[FFmpeg-user] Reducing seek time when start time offset (-ss) is large
krueger at lesspain.de
Sun Aug 12 09:34:20 CEST 2012
On Sat, Aug 11, 2012 at 12:27 AM, Nicolas George
<nicolas.george at normalesup.org> wrote:
> Le quartidi 24 thermidor, an CCXX, Robert Krüger a écrit :
>> I suggested this:
>> on the ffmbc list for the exact same problem (if I understand your
>> posting correctly). Not a pretty solution but for use cases like yours
>> (and mine) it does the job. I was going to make a patch against ffmpeg
>> before posting this here but have not had time yet to do it but I'll
>> try to do that in the next few days. I hope this is at least going to
>> get a discussion about this started because I think this may be a
>> practical problem many people have.
> Let me recap, and correct me if I am wrong:
> -ss before -i uses seeking, and is inaccurate since it seeks only to
> keyframes; -ss after -i uses skipping and is very slow, you want a new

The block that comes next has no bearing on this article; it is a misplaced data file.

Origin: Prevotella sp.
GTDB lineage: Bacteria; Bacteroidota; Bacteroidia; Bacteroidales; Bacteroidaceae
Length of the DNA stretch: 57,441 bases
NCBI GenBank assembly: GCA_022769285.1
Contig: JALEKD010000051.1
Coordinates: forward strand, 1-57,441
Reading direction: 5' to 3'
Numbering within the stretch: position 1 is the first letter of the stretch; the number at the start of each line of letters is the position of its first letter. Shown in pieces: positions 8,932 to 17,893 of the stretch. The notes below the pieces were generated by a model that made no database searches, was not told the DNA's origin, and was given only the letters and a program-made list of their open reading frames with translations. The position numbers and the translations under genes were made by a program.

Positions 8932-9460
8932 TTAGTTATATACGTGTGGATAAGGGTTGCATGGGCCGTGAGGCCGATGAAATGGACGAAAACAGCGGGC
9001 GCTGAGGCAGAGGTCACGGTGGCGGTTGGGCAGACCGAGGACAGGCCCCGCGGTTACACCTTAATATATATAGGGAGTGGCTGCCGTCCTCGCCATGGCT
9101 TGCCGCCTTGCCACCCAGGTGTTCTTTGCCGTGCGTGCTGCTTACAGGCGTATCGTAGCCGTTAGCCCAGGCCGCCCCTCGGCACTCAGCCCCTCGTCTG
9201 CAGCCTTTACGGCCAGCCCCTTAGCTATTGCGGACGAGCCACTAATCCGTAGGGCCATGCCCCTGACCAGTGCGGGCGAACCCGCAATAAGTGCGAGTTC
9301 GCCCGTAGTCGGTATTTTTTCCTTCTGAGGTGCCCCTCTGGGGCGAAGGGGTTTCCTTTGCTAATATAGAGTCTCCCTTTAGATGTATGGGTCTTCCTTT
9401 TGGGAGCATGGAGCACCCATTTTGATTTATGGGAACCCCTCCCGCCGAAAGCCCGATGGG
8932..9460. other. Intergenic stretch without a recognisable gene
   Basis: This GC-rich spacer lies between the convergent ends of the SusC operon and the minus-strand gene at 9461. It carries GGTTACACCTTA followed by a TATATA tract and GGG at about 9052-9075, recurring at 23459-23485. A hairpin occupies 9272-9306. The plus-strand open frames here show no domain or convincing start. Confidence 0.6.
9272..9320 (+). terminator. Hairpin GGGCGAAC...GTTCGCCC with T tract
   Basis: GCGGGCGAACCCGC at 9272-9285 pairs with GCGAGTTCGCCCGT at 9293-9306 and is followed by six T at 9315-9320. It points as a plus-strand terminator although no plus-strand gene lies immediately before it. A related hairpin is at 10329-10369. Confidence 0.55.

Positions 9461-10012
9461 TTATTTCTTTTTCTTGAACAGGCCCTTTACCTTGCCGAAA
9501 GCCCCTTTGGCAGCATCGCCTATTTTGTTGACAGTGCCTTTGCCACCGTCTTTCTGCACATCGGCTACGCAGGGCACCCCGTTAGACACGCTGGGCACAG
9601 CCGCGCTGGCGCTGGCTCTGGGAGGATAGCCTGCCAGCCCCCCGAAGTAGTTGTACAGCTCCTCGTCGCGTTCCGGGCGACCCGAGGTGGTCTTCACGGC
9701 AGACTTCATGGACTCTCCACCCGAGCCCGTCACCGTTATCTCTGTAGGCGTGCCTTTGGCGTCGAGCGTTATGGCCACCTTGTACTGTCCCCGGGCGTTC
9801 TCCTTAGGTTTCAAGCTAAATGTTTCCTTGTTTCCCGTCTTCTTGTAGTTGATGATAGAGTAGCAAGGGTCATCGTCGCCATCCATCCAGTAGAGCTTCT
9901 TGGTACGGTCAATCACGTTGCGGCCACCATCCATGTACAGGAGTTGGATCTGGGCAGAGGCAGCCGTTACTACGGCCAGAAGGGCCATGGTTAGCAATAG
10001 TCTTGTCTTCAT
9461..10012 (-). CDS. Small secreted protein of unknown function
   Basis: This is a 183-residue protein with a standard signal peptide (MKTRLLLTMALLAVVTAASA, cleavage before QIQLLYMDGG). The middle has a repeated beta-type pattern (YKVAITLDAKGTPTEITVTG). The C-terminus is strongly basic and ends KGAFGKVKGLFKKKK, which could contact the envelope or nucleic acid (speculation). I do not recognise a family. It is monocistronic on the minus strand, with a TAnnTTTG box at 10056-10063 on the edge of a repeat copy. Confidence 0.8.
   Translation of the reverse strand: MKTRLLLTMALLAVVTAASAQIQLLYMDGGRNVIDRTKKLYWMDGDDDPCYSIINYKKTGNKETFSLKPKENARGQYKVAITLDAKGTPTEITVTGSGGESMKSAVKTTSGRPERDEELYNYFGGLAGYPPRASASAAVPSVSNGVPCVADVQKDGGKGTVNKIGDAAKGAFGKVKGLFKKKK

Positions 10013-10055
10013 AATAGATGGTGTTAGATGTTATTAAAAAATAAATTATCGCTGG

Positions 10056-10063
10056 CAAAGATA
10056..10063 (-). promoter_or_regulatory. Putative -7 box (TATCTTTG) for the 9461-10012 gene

> option that does most of the work by seeking and then skips from the last
> keyframe until the target time.
> I do not think it is necessary.
> The thing is -ss seeks with the "backwards" flag: if there is no keyframe
> exactly at the requested time, it will look for a keyframe before it, not
> after. On the other hand, the timestamps are adjusted according to the
> target time, not the found keyframe, which means that timestamps will
> usually begin slightly negative.
> Which leads to a solution:
> ffmpeg -ss time -i file -ss 0 output
> A few tests I ran some days ago shows it is not exactly equivalent to
> "ffmpeg -i file -ss time output", but only up to one or two frames. I must
> run some more test to find out why exactly.
> Nicolas George
in my case the requirement was frame-accurate seeking and I am still
getting different (less reliable) results with -ss as an input option
depending on container format and probably other specifics of the
video stream. I have to admit, though, that ffmpeg.c has changed quite
a bit since I have last looked at it and I first have to understand
how it works now to make up my mind whether your approach really has
the same properties as this rather ugly "pre-seeking" I suggested. I
think the main point is to take into account that seeking does not
work equally reliably for every format (which, I think, was also
michael's point) and my approach (at least with the old ffmpeg code
ffmbc is based on) appeared to be more robust in that regard. Need to
do more research though. Might be nonsense with current code.
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